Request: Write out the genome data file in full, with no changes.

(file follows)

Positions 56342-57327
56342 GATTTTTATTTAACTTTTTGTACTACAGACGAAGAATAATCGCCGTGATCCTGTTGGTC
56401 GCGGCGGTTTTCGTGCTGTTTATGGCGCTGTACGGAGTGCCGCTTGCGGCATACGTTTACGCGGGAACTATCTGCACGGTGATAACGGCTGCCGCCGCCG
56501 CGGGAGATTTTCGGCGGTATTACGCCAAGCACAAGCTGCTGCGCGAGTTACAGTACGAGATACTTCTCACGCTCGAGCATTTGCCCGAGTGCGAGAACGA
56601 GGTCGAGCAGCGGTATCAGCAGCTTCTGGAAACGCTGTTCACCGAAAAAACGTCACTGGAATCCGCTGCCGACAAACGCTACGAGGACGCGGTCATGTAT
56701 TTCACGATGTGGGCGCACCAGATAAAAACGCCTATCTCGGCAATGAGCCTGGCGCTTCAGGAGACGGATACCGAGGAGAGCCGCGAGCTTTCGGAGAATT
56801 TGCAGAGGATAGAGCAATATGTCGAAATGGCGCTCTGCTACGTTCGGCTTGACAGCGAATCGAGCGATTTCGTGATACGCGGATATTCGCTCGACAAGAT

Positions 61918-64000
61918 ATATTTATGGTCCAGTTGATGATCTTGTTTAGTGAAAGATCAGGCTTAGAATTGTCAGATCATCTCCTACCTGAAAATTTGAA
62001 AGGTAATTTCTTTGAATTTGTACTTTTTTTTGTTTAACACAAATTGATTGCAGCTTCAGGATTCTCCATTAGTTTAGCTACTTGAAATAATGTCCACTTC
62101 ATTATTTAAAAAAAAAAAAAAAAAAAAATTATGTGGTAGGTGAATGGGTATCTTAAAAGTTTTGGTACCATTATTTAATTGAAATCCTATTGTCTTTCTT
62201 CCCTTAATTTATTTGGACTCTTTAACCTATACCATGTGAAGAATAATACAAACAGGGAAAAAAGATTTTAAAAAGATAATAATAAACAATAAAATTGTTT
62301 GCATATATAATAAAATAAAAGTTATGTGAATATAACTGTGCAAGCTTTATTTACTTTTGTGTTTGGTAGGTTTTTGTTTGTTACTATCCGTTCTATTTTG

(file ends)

Positions 56342-57327
56342 GATTTTTATTTAACTTTTTGTACTACAGACGAAGAATAATCGCCGTGATCCTGTTGGTC
56401 GCGGCGGTTTTCGTGCTGTTTATGGCGCTGTACGGAGTGCCGCTTGCGGCATACGTTTACGCGGGAACTATCTGCACGGTGATAACGGCTGCCGCCGCCG
56501 CGGGAGATTTTCGGCGGTATTACGCCAAGCACAAGCTGCTGCGCGAGTTACAGTACGAGATACTTCTCACGCTCGAGCATTTGCCCGAGTGCGAGAACGA
56601 GGTCGAGCAGCGGTATCAGCAGCTTCTGGAAACGCTGTTCACCGAAAAAACGTCACTGGAATCCGCTGCCGACAAACGCTACGAGGACGCGGTCATGTAT
56701 TTCACGATGTGGGCGCACCAGATAAAAACGCCTATCTCGGCAATGAGCCTGGCGCTTCAGGAGACGGATACCGAGGAGAGCCGCGAGCTTTCGGAGAATT
56801 TGCAGAGGATAGAGCAATATGTCGAAATGGCGCTCTGCTACGTTCGGCTTGACAGCGAATCGAGCGATTTCGTGATACGCGGATATTCGCTCGACAAGAT

Positions 61918-64000
61918 ATATTTATGGTCCAGTTGATGATCTTGTTTAGTGAAAGATCAGGCTTAGAATTGTCAGATCATCTCCTACCTGAAAATTTGAA
62001 AGGTAATTTCTTTGAATTTGTACTTTTTTTTGTTTAACACAAATTGATTGCAGCTTCAGGATTCTCCATTAGTTTAGCTACTTGAAATAATGTCCACTTC
62101 ATTATTTAAAAAAAAAAAAAAAAAAAAATTATGTGGTAGGTGAATGGGTATCTTAAAAGTTTTGGTACCATTATTTAATTGAAATCCTATTGTCTTTCTT
62201 CCCTTAATTTATTTGGACTCTTTAACCTATACCATGTGAAGAATAATACAAACAGGGAAAAAAGATTTTAAAAAGATAATAATAAACAATAAAATTGTTT
62301 GCATATATAATAAAATAAAAGTTATGTGAATATAACTGTGCAAGCTTTATTTACTTTTGTGTTTGGTAGGTTTTTGTTTGTTACTATCCGTTCTATTTTG